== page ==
Transmission and Differentials

The six-speed manual transmission is good, and a slight improvement on the previous generation. I never had any issues shifting, which was not always the case on a track previously, but it didn’t quite have the same precise feeling that the latest Subaru BRZ’s gearbox has.

To be honest I’m a bit unsure about the gear ratios – is it the engine causing the issue or is it the gear ratios that aren’t right for the engine? I would love to spend a day with Subaru’s engineers working on this and understand what they are trying to achieve.

Fundamentally if the engine was allowed to rev out further, it wouldn’t be an issue and there is plenty of torque for it to fall back into. Maybe the engine just falls off a power and torque cliff past this point and they couldn’t let it rev out any more.

It just seems all a bit compromised to me, while the BRZ engine transmission seemed in perfect harmony.

The all-wheel drive system has a 50:50 torque split and a viscous-coupling centre differential, but no front or rear limited-slip differentials. This last point is the most noticeable difference, with the front and rear axles searching for grip on the exit of the slower corners.

With nothing apart from the tyre grip and your foot to control the torque and wheel speed, there are some inconsistent movements when pushing hard.

Suspension

The suspension in the Subaru WRX has always been a good compromise, but this is the first time on the track that I really felt like the chassis could handle a more aggressive tune.

It has nice support on bumps as always and had no problem attacking the curbs. On the higher-speed corners however, it lacked the rebound control to tie it down and the chassis precision wasn’t rewarded with enhanced performance.

Overall it’s a more refined and easier to control package, which will be a benefit the majority of people who hop behind the wheel.

Steering

I wish I could say this was as good as before, with a new dual-pinion electric power steering system in the Subaru WRX claiming to “separate the driver’s input shaft from the motor assist shaft”, but instead seems to have separated the feeling from the driver as well.

This may sound harsh, but the first time I turned a corner, I was almost shocked at the difference. 

Now most people are not going to notice a huge difference in normal driving and parking, but for what was once a highlight of the WRX, this is definitely a step backwards.

Wheels and Tyres

The Dunlop SP Sport Maxx GT 245/40 R18 tyres worked fine on track, and I didn’t notice a huge drop-off in grip at all.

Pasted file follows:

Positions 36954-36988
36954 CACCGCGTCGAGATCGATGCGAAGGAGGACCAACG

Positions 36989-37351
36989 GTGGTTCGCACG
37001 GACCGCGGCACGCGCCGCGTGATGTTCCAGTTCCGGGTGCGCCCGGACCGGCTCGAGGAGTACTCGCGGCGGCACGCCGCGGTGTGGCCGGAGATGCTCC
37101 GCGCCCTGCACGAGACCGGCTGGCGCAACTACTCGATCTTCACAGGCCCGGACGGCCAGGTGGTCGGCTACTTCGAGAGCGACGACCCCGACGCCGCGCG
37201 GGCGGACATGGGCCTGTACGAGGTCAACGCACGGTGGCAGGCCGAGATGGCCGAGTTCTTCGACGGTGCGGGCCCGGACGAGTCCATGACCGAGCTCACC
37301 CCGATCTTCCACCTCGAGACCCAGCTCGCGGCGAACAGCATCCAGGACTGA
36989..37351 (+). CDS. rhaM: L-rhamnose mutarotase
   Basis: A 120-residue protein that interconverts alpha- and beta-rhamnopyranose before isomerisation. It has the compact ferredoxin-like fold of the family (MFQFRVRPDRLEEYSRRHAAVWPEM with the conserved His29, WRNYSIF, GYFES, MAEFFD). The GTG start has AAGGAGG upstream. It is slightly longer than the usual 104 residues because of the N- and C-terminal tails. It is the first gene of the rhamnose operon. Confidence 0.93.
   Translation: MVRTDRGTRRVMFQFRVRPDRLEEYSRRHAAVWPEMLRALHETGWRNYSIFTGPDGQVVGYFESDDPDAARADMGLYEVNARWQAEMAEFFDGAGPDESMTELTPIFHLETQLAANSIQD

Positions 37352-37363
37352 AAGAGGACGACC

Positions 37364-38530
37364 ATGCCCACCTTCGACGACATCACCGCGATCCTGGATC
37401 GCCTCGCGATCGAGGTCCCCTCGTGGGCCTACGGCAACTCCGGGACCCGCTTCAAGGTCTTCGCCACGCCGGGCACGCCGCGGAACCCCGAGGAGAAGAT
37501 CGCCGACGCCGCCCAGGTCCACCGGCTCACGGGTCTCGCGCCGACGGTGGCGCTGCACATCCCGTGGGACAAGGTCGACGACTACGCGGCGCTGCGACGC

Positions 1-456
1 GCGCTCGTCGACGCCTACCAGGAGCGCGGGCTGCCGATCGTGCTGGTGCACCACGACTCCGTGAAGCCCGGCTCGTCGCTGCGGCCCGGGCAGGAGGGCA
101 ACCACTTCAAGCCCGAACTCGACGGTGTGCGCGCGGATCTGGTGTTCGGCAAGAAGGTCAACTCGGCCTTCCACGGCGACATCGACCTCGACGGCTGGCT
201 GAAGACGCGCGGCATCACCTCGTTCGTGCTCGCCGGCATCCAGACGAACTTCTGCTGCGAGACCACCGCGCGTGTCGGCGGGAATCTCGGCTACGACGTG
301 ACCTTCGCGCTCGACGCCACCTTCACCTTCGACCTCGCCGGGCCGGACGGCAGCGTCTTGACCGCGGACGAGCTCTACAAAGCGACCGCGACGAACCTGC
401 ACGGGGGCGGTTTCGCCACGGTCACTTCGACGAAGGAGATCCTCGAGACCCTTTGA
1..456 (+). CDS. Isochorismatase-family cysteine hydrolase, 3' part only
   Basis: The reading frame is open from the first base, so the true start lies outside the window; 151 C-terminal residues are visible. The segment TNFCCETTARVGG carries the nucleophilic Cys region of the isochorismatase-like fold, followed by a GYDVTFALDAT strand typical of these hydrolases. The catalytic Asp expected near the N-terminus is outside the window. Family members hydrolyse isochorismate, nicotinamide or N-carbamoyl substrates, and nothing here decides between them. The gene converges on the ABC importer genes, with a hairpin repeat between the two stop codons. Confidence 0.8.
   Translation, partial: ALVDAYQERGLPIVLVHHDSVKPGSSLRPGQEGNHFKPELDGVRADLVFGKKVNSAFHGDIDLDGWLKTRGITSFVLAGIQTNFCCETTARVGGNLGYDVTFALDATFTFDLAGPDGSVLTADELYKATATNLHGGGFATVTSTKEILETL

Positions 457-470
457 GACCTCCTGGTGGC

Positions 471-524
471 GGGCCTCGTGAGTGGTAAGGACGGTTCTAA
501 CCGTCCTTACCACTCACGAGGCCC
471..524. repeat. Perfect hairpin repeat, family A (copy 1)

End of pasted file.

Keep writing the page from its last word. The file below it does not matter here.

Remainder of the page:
Conditions were pretty much perfect and I felt like they missed a bit of outright performance compared to a Michelin Pilot Sport 4S.

Driver Aids (Electronics)

No traction or stability control was needed on the track, with the all-wheel drive system doing the job for me.

There are no other real options in the manual WRX, just hop in and go!

Cockpit (Ergonomics)

The steering wheel is a little thicker, but still nice and has good texture and grip. I had no problem heel-toeing, finding the pedal position to be very good as well.

Seat position and support were reasonable, but not the extreme that you used to get from older WRX generations. 

Overall, the cabin does the job without really standing out.

Lap Time

The 2022 Subaru WRX is a more complete package than the previous version, but on track disconnected is the first word that jumps to my mind after doing a lap.

It didn’t feel slow, it didn’t feel fast, it just did a good job. I personally want more than a good job from a WRX. 

For such an iconic car, it has somehow transitioned into sporty conservatism, while the opposition, including two-wheel drive alternatives, have started to push the boundaries further. No longer can it rely just on its all-wheel drive traction to blast the opposition away.

Initially I was a bit surprised when I heard what lap time the Subaru WRX did.

On the track it was deceptive and efficient, two things that normally aren’t associated with the WRX and the final time compares well against something like the Toyota GR Yaris (non-Rallye).

Its 61.37-second lap just sneaks in front of the Yaris on the CarExpert Leaderboard. So, it still offers good-value performance in its category, but it is far from the only choice in this impressive segment these days.

Atko’s 3: 

  1. Let the car flow more through corners than previous WRXs
  2. The rear can actually get away from you early in the corner, watch out for this on low grip bends
  3. Shift gears earlier than you think

Click the images for the full gallery

MORE: Everything Subaru WRX

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Chris Atkinson
Chris Atkinson
Chris Atkinson is the Performance Editor at CarExpert.
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Pricing
$50,490 MRLP
Top Line Specs
9.9L
202kW
225g
5 ★
View all specifications